New Moon - September 28th & Full Moon October 13th
Autumn has arrived, we welcome you with open arms, the opportunity to shed and transform once again is here.
October’s Full Moon is the first moon cycle of Autumn and known as the Hunter’s Moon, Blood Moon, the Travel Moon, and the Sanguine Moon. In native traditions, it was a time to travel and venture off to hunt as fields are barren from harvest and one is in need of finding and storing food for the fall and winter. We are sanguine for what we will find and hope to be able to take care of ourselves, family, and community. The hunt nowadays can be metaphoric - what are you seeking to ensure a healthy second half of the year? Be precise, be focused, and be prepared. What would you call this moon based on where you live and what you are noticing?
Themes Of This Moon
llumination - Awareness - Adaptation - Foresight
Burdock Root: a powerful diuretic and detoxifying herb that has the ability to purify the blood by removing toxins, enhancing liver, kidney, and bowel function all aiding in strengthening immunity. It’s packed with antioxidants, great for digestive aid, joint pain, and seasonal transitions. Also when applied to skin, great for acne and psoriasis.
Opal: known as the “Eye Stone” originating from the Greek word “opallios” which meant “to see change in color.” This stone encourages independence and stimulates creativity. Opal helps enhance visions being so pleasing to the eye on both physical and psychic levels. It also helps release anger and express one’s authentic self.
Walking & Foraging
Cool & Crisp
Maple: This tree is deeply associated with Autumn with its magical array of colors it displays during the fall season. It represents strength, balance, generosity, and promise...all characteristics of how giving it is providing edible aspects of many forest creatures and sugar and syrup for us humans.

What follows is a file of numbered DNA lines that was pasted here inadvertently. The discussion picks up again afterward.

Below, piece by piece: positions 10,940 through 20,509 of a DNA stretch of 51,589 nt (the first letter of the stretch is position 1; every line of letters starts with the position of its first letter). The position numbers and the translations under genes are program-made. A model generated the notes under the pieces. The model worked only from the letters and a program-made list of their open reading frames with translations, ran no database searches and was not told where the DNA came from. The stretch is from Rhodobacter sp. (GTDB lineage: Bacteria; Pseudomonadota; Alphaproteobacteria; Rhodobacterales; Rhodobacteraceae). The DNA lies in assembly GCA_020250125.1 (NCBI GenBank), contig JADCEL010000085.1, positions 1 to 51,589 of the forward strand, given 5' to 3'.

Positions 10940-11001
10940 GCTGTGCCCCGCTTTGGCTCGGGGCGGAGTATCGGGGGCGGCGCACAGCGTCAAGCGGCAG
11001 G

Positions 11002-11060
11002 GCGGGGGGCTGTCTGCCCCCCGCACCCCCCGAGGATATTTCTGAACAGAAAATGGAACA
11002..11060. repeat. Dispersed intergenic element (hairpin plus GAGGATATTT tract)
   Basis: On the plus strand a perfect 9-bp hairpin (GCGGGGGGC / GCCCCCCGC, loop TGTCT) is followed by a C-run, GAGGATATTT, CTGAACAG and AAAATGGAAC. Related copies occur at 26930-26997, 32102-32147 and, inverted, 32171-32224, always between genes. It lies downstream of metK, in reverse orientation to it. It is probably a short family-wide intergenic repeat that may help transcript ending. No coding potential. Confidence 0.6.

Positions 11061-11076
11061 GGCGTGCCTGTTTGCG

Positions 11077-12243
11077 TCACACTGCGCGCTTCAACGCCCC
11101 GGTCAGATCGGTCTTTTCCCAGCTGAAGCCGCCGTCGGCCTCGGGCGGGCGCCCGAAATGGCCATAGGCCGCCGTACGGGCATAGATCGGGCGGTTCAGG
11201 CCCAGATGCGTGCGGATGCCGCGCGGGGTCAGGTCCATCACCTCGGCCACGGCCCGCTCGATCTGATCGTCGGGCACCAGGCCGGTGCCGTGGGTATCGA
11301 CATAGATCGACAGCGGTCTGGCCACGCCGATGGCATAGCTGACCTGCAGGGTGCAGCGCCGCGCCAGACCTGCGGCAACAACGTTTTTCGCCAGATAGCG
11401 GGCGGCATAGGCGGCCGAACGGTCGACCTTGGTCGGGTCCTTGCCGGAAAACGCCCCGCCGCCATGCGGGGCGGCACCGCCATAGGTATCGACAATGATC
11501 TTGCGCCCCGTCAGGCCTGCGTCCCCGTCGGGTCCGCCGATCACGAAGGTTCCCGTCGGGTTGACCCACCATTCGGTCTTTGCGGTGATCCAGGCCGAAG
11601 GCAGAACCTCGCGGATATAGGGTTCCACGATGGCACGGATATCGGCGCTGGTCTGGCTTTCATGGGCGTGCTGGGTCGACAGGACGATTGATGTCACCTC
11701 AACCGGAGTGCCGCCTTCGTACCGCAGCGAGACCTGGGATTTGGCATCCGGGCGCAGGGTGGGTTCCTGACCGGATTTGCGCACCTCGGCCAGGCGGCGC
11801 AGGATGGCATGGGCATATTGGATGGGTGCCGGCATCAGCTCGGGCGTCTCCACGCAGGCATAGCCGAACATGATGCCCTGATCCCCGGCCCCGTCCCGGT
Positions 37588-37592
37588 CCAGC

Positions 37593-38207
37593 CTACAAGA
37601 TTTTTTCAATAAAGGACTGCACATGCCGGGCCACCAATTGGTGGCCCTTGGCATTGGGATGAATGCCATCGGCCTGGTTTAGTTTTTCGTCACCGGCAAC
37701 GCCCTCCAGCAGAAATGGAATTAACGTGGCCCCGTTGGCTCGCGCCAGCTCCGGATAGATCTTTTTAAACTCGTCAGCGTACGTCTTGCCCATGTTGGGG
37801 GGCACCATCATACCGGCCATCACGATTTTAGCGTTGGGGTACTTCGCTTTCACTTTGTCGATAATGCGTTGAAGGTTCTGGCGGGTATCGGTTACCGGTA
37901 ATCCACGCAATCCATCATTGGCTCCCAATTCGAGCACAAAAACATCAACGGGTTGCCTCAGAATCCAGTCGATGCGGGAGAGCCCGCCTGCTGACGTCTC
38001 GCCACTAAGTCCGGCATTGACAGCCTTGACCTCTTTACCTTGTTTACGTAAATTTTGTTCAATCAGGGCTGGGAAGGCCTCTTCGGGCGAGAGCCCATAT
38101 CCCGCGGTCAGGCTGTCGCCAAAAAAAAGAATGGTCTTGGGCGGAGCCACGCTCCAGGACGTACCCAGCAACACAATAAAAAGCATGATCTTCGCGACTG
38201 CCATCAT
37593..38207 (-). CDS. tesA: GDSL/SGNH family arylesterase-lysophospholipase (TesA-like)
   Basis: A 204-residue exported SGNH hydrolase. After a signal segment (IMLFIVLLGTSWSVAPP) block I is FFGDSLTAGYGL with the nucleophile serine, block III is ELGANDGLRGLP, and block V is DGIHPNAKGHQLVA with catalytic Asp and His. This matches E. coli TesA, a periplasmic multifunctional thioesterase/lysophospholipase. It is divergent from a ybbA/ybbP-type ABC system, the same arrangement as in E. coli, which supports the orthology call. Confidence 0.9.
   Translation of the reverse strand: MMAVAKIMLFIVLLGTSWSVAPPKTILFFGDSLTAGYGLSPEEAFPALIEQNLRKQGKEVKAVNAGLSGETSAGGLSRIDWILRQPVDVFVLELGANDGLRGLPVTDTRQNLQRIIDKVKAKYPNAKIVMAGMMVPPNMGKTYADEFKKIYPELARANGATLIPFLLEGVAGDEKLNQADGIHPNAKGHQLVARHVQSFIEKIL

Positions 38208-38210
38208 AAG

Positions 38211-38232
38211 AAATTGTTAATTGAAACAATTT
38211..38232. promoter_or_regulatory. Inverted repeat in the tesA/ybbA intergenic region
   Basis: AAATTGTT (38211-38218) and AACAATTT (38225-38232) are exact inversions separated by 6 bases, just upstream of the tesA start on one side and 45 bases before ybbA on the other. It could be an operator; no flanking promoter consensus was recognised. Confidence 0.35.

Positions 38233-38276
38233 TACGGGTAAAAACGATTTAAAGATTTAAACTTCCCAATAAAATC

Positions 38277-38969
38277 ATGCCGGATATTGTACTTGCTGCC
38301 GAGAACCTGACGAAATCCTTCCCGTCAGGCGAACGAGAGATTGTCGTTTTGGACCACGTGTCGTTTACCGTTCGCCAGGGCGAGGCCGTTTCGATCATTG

Marigolds: They are a “sun loving” plant whose name literally means “Mary’s Gold,” though it’s used for various spiritual and religious ceremonies around the world from Day of the Dead to many Hindu rituals. They interestingly have polar opposite meanings to some, depending on your perspective: passion and creativity or sorrow and despair.
What’s In Season
Asparagus, Broccoli, Brussels Sprouts, Beets, Cabbage, Carrots, Cauliflower, Chicory, Chile Peppers, Corn, Leeks, Mushrooms, Okra, Onions, Potatoes, Pumpkins, Shallots, Turnips, Winter Squash, Yams
Pears, Persimmons, Quince, Raspberries, Sapote
As we begin to immerse ourselves into the Autumn, we start to notice the visible change around us. We embody our adaptive quality and welcome change. We move inward, and cultivate a deeper sense of self and responsibility with less resources, and a keen awareness of time as nights grow longer and the days become shorter. The shedding now begins so we may only bring what is essential to our wellbeing into this new season.
Root down and tap in, everything will Fall into place.